Colin St. Martin, a member of the Opera Lafayette Orchestra, plays the flute. (Courtesy Opera Lafayette Orchestra)

Soprano Emmanuelle de Negri and members of the Opera Lafayette Orchestra brought a wide array of French songs to the Kennedy Center’s Terrace Theater on Tuesday. Titled “L’Invitation au Voyage” (“Invitation to the Voyage”), from a poem by Baudelaire, the program opened with songs — or mélodies — of the French baroque followed by 19th- and 20th-century examples. Opera Layfayette director and violinist Ryan Brown paired baroque and romantic works in one concert to underline a connection between the two sets: the later composers and poets often intermixed in the salons of Paris, idealizing the baroque repertoire and other styles of the past. Yet the romantics were also charging their songs with Asian exoticism such as “Japanese” and other Eastern musical idioms.

Throughout her expansive program, de Negri infused passion with sophistication. With dramatic gestures of baroque formality, she recreated the evocative, sophisticated elegance of the baroque period transformed into the romantics’ enchantment with an imagined past. The soprano precisely recaptured the courtly air of songs by, for example, Campra, Charpentier, Jacquet de la Guerre and Rameau. For songs of Debussy, Duparc, Faure and Ra­vel, de Negri missed none of that frisky wit — suggestive and ironic — that characterizes so many French songs. Occasionally, though, her suave melodiousness and lovely rounded tones were tinged by hints of harshness and edginess.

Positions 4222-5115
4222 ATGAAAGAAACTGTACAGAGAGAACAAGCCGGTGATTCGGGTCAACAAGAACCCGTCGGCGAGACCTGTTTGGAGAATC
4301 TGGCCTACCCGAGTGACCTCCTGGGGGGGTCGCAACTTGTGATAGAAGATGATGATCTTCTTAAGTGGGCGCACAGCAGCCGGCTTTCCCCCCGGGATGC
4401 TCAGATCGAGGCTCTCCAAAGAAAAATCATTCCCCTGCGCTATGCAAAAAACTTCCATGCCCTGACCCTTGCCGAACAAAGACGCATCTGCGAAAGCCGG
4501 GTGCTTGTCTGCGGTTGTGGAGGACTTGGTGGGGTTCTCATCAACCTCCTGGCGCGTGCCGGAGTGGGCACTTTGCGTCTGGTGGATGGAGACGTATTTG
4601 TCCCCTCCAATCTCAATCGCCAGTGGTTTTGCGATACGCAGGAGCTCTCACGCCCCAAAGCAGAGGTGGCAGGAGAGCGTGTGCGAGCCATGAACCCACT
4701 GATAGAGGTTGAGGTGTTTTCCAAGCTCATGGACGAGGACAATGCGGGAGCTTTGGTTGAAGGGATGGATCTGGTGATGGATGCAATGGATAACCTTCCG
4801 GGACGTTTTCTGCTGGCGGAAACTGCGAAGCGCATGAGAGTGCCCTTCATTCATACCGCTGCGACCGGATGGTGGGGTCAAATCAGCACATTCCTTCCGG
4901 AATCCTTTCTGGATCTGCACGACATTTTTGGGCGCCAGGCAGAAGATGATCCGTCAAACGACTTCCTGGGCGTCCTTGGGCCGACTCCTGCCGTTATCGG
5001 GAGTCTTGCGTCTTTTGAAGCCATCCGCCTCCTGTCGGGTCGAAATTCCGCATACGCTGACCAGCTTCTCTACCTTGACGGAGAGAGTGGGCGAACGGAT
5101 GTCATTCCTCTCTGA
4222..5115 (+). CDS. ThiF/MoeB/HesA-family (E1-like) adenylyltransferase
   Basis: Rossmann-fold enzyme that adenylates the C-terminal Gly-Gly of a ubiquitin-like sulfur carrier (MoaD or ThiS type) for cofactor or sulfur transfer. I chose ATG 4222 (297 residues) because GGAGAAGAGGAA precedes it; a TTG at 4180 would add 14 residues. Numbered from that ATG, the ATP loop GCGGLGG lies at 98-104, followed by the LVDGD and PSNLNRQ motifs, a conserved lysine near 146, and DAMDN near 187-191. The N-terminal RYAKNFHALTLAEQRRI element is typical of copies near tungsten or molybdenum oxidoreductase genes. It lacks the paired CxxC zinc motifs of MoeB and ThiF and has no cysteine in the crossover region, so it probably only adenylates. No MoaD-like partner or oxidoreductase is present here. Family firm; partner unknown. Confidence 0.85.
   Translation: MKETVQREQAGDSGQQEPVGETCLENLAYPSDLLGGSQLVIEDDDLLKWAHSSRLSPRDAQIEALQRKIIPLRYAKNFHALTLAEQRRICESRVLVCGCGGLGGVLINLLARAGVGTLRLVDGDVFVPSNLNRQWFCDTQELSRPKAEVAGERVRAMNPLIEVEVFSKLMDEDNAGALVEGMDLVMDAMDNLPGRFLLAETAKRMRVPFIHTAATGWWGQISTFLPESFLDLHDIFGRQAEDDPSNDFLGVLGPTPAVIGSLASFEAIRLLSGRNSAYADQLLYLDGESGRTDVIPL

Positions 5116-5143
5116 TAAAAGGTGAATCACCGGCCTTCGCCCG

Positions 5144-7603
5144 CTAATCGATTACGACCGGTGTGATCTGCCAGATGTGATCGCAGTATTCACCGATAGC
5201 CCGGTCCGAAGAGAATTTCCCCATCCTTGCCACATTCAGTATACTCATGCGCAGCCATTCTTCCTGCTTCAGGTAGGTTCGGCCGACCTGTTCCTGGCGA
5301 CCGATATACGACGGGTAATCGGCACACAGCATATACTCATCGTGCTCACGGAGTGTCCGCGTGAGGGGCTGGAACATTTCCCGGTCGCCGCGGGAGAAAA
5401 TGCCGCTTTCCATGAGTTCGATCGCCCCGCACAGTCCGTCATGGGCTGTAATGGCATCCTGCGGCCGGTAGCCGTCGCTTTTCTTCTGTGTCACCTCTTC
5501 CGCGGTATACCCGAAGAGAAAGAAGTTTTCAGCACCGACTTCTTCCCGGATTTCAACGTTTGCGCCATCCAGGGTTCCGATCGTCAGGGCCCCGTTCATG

Emphatically articulated but unidentified interludes on period instruments were squeezed between songs by a quartet made up of Brown, flutist Colin St. Martin, cellist Loretta O‘Sullivan, harpsichordist Andrew Appel and Scott Pauley on the theorbo. Replacing pianist Susan Manoff in the romantic songs, Jeff Cohen, a sensitive and articulate pianist, artfully supplied the expressive role of accompaniment

Porter is a freelance writer.